There no coating you have to worry about scratching off. The tip is strong and the blade is extremely sharp. There’s a thumb-ridge on the spine of the blade. It’s right behind the thumb stud and sits in the perfect spot to help you get a better grip for more accurate cutting. It’s not rough on your thumb either.
- Simple and sleek profile with excellent cutting power
- Very resistant steel
- Fantastic edge retention and a strong tip
- Textured and ergonomic handle
- Handle is hard to keep clean
- Opening and closing action is a little on the slow side
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Opinel Carbon Steel Folding Pocket Knife
To kick it off here’s possibly the most famous of all pocket knives. They date back a fair bit and stand out as rather unique in the pocket knife industry. Unlike most folding knives, Opinel knives are locked by a sliding ring that you move up and down with your hand. It’s crafted into 2-sections where one is fixed and the other slides to meet it.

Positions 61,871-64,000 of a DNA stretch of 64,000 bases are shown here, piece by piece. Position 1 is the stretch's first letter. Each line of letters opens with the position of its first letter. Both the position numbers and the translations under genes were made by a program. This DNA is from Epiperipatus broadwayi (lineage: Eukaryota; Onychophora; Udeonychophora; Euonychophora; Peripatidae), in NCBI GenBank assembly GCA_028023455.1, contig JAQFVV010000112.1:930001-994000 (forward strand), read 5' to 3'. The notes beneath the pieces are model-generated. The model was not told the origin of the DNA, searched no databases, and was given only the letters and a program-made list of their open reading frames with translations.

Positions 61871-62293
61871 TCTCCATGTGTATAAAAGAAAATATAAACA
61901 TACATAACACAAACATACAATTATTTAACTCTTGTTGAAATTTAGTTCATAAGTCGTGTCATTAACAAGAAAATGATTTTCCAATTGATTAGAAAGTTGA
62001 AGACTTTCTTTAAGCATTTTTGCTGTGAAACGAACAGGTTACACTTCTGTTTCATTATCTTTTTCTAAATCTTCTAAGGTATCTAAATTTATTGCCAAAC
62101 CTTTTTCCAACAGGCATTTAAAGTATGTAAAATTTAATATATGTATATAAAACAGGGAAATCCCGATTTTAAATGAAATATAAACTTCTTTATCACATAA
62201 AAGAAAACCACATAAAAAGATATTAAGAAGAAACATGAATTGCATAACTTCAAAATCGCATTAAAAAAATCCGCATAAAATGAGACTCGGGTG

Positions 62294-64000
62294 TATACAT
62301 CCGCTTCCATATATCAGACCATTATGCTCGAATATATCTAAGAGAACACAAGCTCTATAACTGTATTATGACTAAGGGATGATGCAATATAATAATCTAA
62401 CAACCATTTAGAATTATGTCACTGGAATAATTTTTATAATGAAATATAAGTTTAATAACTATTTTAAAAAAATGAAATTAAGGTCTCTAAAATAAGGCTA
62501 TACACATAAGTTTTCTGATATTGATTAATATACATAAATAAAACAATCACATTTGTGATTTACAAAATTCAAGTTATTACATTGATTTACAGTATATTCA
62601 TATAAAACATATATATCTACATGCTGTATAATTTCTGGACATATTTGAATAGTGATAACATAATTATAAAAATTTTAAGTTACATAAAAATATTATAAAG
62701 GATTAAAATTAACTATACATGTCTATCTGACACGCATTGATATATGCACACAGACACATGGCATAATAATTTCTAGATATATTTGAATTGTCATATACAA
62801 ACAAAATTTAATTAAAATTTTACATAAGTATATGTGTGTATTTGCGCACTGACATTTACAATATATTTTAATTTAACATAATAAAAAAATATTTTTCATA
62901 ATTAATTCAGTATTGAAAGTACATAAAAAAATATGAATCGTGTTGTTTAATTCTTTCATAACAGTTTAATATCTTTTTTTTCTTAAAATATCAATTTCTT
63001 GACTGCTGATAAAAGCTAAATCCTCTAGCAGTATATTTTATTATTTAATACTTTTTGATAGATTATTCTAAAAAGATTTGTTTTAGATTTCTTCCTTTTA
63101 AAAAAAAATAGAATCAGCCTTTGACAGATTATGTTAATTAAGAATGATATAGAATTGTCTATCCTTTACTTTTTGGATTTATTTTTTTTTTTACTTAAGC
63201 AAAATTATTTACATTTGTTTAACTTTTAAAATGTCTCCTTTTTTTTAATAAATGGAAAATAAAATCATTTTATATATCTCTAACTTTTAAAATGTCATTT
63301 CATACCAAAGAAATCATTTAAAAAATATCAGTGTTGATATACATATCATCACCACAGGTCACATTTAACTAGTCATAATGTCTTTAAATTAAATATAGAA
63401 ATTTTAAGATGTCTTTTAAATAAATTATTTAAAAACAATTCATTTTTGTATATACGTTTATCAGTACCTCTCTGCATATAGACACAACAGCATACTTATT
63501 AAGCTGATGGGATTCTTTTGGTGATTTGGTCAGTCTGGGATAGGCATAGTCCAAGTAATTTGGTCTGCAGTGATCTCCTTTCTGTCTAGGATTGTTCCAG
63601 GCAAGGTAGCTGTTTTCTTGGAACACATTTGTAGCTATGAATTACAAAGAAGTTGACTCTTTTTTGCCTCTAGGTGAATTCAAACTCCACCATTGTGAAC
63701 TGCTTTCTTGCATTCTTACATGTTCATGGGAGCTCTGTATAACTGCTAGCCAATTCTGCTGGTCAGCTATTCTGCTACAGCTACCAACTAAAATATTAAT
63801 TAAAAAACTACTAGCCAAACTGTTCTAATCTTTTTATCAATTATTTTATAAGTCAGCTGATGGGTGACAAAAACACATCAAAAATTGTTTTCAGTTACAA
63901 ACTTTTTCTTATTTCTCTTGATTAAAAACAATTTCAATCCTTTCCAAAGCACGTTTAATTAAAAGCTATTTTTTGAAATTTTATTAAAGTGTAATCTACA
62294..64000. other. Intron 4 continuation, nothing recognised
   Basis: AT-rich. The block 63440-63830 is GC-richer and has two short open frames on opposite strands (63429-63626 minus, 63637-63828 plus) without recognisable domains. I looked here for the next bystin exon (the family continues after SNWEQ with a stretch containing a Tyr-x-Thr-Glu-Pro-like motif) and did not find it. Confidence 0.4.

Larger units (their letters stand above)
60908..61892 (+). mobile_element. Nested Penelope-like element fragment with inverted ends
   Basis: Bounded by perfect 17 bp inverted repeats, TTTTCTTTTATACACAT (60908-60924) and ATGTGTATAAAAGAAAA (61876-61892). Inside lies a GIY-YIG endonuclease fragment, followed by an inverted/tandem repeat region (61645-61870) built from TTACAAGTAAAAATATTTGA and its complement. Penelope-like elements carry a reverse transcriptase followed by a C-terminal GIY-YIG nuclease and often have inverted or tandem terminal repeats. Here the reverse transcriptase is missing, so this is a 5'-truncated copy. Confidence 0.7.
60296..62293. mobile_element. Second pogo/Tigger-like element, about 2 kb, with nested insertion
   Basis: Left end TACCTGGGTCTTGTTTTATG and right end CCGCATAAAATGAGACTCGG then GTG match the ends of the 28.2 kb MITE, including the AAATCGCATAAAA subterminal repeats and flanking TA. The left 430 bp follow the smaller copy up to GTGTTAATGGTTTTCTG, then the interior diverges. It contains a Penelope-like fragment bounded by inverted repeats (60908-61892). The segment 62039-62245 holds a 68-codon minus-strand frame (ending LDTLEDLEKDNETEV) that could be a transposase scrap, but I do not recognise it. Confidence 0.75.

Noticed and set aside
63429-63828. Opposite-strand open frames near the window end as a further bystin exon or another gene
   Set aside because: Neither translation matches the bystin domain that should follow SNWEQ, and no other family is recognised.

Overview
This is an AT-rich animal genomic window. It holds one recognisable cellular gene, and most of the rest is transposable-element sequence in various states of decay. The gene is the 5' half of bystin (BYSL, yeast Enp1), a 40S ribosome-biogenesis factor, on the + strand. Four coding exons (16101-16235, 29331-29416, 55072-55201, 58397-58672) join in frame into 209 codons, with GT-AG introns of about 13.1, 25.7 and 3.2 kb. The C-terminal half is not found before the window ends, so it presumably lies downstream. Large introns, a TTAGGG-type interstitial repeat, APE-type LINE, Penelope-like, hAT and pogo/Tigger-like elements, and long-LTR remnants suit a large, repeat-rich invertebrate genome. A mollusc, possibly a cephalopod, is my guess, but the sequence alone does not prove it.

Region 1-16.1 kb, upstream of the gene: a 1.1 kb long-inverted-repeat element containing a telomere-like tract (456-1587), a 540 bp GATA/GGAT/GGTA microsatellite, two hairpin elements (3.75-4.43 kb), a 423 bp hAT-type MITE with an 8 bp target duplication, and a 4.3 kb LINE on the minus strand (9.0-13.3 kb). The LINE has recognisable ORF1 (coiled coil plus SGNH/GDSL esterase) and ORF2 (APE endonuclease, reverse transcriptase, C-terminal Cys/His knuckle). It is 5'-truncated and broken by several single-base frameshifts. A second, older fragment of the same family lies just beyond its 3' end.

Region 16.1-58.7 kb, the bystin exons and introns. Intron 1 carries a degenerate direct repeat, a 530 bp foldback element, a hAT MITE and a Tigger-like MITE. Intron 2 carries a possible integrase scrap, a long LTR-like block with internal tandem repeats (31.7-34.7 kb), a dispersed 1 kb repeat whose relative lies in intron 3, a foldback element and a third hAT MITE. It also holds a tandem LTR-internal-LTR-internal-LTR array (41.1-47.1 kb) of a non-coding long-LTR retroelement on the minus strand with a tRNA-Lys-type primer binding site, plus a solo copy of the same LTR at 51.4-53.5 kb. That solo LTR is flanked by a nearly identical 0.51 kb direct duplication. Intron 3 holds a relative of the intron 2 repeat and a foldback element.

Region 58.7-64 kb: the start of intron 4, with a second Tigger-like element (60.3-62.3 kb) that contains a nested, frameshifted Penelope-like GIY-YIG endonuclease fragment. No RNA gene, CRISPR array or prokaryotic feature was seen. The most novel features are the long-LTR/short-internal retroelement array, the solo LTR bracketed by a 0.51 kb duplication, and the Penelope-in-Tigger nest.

It’s an incredibly secure lockup, but relatively slow by today’s standards. This knife has lasted the test of time and has been tuned and changed for the better for over a century. It’s made with exquisite attention to detail despite its low cost. Opinel makes excellent use of high-carbon steel.
It’s super-hard and durable while offering you a cutting edge that’s surprisingly resistant to chipping and corrosion. You can sharpen it to a wicked edge that holds well enough to be viable as an EDC or utility knife. The handle is gently contoured to help it fit different hand sizes easily, so you’ll be able to get a firm and comfortable grip.
You’ll love the broader base as stops your hand from sliding down too much. This is amplified further by the non-slip texture of the Birchwood handle. Not only is it stunning, but it’s durable and robust – giving you longevity and a knife you’ll keep around for years. This Opinel knife is one of our all-time favorite picks for the budget Friendly best pocket knife under 50.
- Excellent balance between performance and durability
- Well-balanced and compact